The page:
If you have any doubt, ask your potential vendor to compare and contrast their offerings head-to-head against other bids you’ve received. Any competent and confident provider will be transparent about their pricing and will take the time to help you understand their differentiators to fully justify why their bid is more realistic and comprehensive.
Even if it appears that all potential new vendors use the same tools and platforms, it is important to take a critical look beneath the surface. When evaluating total costs, focus on making sure that whomever you choose has the best skills, offerings, customer support, and overall value for what you need rather than honing in on individual line items.
Checklist: Initiating the Transition for a Smoother Process
If you feel dazed and confused by the prospect of switching eDiscovery vendors, consider the opportunity cost of not making the switch. Instead of viewing the change as an impossible, monumental task, take it one step at a time.
When you find the right provider, your new team will help you address any lingering concerns. Indeed, that new vendor’s ability to smoothly transition your existing matters should be key in your decision to make the switch.
Here’s a basic step-by-step outline of what your transition process should look like:
Step 1: Communicate with Management and Stakeholders
Facilitating a transparent and open discussion must be the first order of business when it comes to switching eDiscovery vendors. A lack of critical managerial or stakeholder buy-in can sink any change process, so start by getting your entire legal team on board with the change. That includes both inside and outside counsel and any experts that you use.
Then keep senior managers and law firm partners informed of your progress. Position the shift as intentional and focused rather than pessimistic or adversarial. If you have not done so already, communicate clearly how the benefits of switching eDiscovery vendors will outweigh any perceived costs.
Step 2: Create a Transition Team
Assemble a group of key team members involved in the transition to help keep information and efforts organized and to make sure all those involved are kept on the same page.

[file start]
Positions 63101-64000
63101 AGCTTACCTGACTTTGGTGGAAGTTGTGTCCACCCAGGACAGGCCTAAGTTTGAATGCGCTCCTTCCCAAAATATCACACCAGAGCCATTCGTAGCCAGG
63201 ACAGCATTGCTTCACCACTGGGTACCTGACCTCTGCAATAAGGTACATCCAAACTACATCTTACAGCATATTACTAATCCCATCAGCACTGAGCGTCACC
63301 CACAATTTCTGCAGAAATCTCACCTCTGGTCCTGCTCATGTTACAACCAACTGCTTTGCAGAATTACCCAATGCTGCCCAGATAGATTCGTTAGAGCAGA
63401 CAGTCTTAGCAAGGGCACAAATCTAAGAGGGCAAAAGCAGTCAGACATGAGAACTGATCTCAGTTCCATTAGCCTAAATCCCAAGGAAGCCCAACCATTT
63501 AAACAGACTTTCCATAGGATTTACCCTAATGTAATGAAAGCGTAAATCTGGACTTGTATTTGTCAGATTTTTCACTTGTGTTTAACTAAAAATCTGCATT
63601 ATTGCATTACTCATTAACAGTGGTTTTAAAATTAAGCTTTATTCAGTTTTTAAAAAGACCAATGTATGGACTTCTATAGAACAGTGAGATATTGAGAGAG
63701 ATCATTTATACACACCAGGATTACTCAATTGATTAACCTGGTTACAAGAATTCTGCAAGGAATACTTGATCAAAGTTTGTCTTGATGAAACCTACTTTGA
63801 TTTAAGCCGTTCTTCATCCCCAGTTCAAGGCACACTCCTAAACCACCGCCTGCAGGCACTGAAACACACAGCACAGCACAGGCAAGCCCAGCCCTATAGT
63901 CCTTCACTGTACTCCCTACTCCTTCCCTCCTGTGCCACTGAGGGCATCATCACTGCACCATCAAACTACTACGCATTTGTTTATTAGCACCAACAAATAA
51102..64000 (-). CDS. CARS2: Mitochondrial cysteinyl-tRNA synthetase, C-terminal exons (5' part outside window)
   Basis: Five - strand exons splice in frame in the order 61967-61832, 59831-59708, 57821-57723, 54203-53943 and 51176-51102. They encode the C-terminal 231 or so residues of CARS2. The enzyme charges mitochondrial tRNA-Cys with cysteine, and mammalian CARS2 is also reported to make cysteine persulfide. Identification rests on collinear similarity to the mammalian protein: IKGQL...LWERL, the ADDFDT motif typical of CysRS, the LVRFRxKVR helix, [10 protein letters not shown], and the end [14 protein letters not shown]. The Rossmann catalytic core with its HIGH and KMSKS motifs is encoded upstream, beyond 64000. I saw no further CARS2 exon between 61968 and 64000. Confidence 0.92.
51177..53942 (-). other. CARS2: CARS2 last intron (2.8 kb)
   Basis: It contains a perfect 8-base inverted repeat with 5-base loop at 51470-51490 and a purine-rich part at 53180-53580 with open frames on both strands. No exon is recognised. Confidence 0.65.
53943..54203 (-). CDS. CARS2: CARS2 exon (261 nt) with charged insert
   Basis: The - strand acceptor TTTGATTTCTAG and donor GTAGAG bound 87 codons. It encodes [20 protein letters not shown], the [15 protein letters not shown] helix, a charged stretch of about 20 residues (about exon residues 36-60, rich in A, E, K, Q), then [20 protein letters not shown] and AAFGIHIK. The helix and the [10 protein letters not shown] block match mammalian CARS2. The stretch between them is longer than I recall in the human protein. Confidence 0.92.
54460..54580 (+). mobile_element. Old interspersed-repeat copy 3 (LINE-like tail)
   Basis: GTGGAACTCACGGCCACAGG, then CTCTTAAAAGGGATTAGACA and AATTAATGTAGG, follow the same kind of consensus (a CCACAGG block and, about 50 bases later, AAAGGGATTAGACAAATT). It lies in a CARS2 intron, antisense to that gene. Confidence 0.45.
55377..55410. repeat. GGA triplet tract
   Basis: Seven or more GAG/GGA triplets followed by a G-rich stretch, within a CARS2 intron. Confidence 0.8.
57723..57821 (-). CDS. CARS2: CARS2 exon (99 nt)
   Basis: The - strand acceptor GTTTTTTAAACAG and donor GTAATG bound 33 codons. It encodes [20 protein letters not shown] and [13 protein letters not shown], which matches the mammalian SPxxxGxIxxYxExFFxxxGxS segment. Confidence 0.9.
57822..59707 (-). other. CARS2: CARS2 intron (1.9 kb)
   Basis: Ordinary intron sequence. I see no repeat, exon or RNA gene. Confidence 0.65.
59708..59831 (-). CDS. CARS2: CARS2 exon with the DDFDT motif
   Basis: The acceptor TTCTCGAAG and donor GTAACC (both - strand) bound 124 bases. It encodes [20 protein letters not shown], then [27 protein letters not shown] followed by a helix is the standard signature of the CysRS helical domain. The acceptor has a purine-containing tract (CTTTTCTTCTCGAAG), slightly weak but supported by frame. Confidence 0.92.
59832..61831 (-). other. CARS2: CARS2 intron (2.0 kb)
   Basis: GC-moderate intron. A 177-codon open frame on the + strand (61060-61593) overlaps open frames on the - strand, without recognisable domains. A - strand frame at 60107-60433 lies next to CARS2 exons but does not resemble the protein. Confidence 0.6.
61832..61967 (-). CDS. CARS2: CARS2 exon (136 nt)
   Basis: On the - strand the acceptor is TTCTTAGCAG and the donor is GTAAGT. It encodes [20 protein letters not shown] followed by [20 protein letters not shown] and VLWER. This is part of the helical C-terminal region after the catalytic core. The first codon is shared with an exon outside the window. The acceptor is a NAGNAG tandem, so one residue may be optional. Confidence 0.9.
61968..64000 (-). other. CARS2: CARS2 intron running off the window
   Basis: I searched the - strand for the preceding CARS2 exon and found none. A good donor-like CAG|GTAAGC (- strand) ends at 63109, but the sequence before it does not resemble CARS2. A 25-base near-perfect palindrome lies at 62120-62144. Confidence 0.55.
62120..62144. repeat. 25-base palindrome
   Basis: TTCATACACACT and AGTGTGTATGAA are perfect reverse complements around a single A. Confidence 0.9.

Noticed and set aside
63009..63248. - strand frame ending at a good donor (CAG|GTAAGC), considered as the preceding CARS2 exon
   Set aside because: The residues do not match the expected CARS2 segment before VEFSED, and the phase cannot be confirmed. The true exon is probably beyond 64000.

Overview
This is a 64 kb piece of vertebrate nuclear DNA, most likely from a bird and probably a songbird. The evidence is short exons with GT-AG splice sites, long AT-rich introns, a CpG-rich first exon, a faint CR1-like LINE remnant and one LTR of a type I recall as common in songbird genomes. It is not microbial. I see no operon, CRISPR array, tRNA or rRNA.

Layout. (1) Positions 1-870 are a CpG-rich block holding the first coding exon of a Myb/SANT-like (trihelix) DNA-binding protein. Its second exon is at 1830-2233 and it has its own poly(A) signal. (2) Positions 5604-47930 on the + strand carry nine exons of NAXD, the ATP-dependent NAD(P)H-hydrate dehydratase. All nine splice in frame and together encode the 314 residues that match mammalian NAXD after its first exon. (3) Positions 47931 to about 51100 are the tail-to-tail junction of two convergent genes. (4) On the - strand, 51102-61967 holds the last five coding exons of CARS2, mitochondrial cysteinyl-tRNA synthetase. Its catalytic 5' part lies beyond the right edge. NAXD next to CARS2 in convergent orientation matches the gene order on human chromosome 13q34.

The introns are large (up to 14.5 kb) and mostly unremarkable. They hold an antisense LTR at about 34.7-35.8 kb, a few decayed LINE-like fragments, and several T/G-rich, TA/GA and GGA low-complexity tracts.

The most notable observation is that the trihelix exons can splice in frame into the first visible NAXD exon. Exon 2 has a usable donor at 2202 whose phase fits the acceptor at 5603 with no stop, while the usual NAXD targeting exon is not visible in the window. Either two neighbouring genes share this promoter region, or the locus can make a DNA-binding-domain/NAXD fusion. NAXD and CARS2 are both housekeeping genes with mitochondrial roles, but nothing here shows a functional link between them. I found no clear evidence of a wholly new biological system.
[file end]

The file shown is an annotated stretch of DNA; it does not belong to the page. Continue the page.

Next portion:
Create a diverse group of individuals from any departments that may be impacted by the change, such as support staff, IT, management, Risk and others.
Step 3: Accurately Assess Your Current Position
Once you have developed your transition team, it is now time to audit and assess the current state of your situation. Answering the tough questions during your vetting process for a new provider will help you ensure success while also weeding out the bad apples.
Depending upon your needs, it may help to answer the following questions:
- What types of data does the current vendor possess, such as original collected data, processing system and hosted data?
- How can the new vendor help ensure that all your data is captured and transferred successfully?
- What is the current eDiscovery hosting platform used?
- What is the current phase of the Electronic Discovery Reference Model (EDRM) for each matter?
- Which active matters may be especially affected by the change?
- In what stage of litigation are these matters?
- What are the implications of switching vendors mid-matter?
- What technical options are available for transferring data?
- What are the risks, and are they defensible?
- How will data be secured during the transition and transport?
Using these questions as a jumping-off point will help your team work together to address additional concerns and generate answers that will help define the process you can use to switch eDiscovery vendors in the most efficient and positive way.
Plus, knowing where you stand with respect to these list of issues formed as questions will help you find an eDiscovery vendor that clearly understands your wants and needs.
Step 4: Select a New eDiscovery Partner
Once you have a full understanding of your eDiscovery landscape, only then can you truly vet and select a new eDiscovery vendor who will act as a partner to your overall litigation strategy. Looking beyond technical capabilities is an integral part of the selection process. The potential new vendor’s history in the market, services focus (i.e., verifying that eDiscovery is a major component of their offerings), client load and experience are all critical indicators in determining whether switching to that vendor is the right choice and to make sure that it will be around for the long haul.
Nothing is more frustrating than hearing that your new vendor suddenly wants to get out of the eDiscovery business, especially because your litigation and eDiscovery needs are not going to end anytime soon and likely will grow over time as your business expands. A company currently making meaningful contributions to the industry is less likely to bow out when the going gets tough.